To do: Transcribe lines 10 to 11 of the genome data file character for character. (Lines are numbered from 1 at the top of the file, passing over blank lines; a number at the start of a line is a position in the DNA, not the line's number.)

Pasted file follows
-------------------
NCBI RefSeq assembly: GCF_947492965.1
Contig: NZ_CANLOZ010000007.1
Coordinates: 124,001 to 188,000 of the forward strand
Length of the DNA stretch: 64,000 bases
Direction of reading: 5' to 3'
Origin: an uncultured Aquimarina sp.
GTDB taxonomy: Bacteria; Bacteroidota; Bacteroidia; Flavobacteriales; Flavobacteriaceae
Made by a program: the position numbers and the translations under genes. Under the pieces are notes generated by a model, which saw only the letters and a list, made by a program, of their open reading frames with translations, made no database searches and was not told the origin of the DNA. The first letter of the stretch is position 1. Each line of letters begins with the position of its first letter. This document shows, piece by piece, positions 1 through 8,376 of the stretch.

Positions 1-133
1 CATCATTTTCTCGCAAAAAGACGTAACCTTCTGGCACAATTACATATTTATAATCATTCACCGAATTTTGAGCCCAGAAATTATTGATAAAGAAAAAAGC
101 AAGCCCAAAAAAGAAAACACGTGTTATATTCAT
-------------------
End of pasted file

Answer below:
1 CATCATTTTCTCGCAAAAAGACGTAACCTTCTGGCACAATTACATATTTATAATCATTCACCGAATTTTGAGCCCAGAAATTATTGATAAAGAAAAAAGC
101 AAGCCCAAAAAAGAAAACACGTGTTATATTCAT